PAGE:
When you are a member of the 50-and-over generation, you begin to look at life in a whole different perspective.
It’s easy for people of my generation to get very sentimental about their youth.
When we lose somebody who was a part of our childhood, it can cut deep. It makes us really value life.
One of those icons for me was sportscaster Keith Jackson.
His recent death hit hard.
For those college football fans under 30, it’s hard to explain how there were very few games on television back in the 1970s and early 80s.
Until the New Year’s Day bowl games, fans were lucky if one contest a week was televised back in the days before cable.
Now, of course, hundreds of football games are just a channel surf away during the regular season.
However, for a time, Keith Jackson was “Mr. College Football,” serving as the lead announcer on ABC’s Game of the Week.
Jackson had a folksy, entertaining style that made him sound like a long-time friend.
I never met Keith Jackson, but I did talk to him, sort of, and the conversation lasted all of about five seconds when he called the sports department of the Times-Georgian in Carrollton where I worked for seven years.
Jackson grew up in nearby Roopville and my boss, sports editor Randy Harrison, had set up a phone interview with the legendary announcer.
My claim to fame for that story was simply I happened to answer the phone in the sports department.
From the moment I said hello, I knew who was on the other end, and I quickly passed on the phone to my boss.
Yet, there were so many questions I wanted to ask the man.
First and foremost, how did you come up with the famous catch phrase, “Whoa, Nelly!”
Or how about, what was it like calling an Ohio State-Michigan game, or what was it like knowing you were going to be in Pasadena every New Year’s Day for the Rose Bowl?
Maybe the biggest question I would have had for the legendary announcer was … what was the best football game you ever called?
Since he was a part of so many great contests, he might have had a hard time answering that question.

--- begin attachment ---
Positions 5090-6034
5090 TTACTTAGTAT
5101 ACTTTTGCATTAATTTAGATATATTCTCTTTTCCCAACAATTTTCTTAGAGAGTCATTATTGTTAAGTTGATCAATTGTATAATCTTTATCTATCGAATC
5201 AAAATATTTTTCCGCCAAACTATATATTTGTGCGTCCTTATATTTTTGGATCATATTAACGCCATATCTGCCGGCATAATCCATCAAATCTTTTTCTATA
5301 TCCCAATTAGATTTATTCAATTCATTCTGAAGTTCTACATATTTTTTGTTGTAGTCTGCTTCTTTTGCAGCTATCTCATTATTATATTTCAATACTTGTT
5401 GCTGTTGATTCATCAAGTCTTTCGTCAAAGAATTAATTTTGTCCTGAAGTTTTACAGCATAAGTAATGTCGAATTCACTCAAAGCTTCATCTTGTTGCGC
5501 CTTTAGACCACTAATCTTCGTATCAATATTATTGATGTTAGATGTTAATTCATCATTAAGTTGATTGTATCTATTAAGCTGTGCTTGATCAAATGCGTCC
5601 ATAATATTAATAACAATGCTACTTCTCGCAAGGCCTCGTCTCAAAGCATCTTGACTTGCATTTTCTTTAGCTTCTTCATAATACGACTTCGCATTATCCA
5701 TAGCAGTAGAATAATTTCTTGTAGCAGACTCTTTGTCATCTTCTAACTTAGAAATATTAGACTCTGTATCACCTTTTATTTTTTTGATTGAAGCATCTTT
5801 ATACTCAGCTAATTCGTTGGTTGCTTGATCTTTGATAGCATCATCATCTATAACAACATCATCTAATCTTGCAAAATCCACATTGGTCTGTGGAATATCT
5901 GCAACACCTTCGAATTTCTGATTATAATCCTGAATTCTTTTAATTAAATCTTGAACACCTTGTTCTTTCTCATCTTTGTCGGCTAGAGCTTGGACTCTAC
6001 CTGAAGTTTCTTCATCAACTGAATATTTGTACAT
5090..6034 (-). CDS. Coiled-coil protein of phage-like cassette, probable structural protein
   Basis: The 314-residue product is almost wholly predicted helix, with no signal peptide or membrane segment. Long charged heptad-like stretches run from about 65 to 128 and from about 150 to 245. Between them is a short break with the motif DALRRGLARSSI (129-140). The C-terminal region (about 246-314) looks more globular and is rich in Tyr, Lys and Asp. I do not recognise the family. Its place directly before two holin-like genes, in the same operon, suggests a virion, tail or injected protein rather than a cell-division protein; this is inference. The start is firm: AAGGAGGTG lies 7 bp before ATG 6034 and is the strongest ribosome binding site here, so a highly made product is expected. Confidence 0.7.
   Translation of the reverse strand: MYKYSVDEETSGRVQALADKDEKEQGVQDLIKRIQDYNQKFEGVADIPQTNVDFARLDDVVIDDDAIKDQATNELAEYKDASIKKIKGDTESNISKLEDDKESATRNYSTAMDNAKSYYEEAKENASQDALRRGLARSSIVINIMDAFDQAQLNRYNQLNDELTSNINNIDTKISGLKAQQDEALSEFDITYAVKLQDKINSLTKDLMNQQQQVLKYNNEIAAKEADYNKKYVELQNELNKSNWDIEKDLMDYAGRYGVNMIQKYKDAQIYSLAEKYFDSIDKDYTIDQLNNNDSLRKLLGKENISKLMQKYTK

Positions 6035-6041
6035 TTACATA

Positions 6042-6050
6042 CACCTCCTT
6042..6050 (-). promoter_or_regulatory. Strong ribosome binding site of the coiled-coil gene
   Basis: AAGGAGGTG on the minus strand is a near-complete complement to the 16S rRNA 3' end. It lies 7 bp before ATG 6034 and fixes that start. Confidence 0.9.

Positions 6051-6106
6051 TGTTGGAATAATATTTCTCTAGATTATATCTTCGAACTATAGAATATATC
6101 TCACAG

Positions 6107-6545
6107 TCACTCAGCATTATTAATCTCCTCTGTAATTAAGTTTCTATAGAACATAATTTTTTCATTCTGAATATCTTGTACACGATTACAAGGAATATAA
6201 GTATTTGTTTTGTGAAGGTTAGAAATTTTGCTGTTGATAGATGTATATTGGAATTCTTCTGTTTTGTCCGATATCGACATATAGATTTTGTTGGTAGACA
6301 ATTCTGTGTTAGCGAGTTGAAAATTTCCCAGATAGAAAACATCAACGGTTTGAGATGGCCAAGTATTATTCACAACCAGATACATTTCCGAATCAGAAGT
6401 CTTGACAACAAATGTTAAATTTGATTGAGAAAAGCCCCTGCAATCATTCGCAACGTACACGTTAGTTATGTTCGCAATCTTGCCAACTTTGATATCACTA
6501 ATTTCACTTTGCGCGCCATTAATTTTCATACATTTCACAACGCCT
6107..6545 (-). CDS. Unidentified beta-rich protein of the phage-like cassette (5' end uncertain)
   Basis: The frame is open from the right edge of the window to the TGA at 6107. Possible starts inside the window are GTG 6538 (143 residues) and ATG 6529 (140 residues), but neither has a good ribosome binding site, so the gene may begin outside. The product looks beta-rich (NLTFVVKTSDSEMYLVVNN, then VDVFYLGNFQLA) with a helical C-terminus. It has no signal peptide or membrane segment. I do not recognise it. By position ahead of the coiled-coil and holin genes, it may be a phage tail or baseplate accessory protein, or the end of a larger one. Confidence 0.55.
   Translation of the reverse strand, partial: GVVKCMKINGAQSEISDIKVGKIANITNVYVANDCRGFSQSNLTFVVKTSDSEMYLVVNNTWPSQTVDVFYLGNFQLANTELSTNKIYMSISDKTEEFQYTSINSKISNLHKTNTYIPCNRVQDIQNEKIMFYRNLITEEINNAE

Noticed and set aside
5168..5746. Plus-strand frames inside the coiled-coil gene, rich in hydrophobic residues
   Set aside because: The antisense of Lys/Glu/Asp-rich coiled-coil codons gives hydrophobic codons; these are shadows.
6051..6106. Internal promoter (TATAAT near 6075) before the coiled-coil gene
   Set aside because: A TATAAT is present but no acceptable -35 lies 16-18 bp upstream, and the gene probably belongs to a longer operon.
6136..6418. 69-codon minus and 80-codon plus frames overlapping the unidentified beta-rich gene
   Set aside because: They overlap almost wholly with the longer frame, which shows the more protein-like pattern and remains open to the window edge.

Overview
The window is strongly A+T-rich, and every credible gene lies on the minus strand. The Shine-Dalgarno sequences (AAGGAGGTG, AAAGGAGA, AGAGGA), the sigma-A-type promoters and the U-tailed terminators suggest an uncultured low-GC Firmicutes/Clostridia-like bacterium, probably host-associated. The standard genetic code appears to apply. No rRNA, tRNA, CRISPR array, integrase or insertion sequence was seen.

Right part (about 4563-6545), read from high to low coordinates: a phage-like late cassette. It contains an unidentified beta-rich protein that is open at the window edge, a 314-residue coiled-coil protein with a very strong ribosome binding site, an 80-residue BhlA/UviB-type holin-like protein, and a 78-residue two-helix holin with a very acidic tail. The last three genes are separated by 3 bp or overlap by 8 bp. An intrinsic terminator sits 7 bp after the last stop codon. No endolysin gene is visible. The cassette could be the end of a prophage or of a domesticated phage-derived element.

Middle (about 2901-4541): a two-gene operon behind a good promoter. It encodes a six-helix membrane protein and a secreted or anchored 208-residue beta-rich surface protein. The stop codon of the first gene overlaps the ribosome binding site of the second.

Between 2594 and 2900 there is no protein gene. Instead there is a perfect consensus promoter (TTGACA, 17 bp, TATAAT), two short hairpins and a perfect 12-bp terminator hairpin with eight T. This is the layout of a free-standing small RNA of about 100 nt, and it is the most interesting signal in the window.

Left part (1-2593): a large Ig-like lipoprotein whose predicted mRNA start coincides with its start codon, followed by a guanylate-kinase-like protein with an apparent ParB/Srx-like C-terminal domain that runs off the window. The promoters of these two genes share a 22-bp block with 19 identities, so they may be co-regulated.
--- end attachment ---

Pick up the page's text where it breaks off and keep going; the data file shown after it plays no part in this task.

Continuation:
Keith Jackson could also be the answer to a trivia question since he was the first play-by-play man on the NFL’s Monday Night Football when it made its debut in 1970.
However, Jackson wasn’t just a great football announcer. He was a great announcer regardless of the sport.
Jackson called major league baseball, the NBA and even teamed up with college basketball expert Dick Vitale in the late 1980s and early 90s when ABC broadcast games.
Just to show he could work any event or venue, Jackson was a regular on ABC’s Wide World of Sports where he showed his broadcasting skills by covering wrist wrestling and other obscure sports.
In one of the most dramatic aspects of his broadcasting career, Jackson was working the 1972 Summer Olympics in Munich, Germany when Palestinian terrorists murdered nine Israeli athletes.
Jackson and his sportscasting colleagues turned from telling us who was going for the gold in 1972 to hard news commentators.
He went on to cover 10 Olympics in all as a part of his memorable broadcasting career.
However, it is college football he will be most known for in my eyes.
Thanks for the memories, Mr. Jackson. You helped me and so many of my buddies fall in love with the game.
“Whoa, Nelly!” You were one of the best.
(Doug Gorman is the sports editor for the Newnan Times-Herald. He can be reached at email@example.com)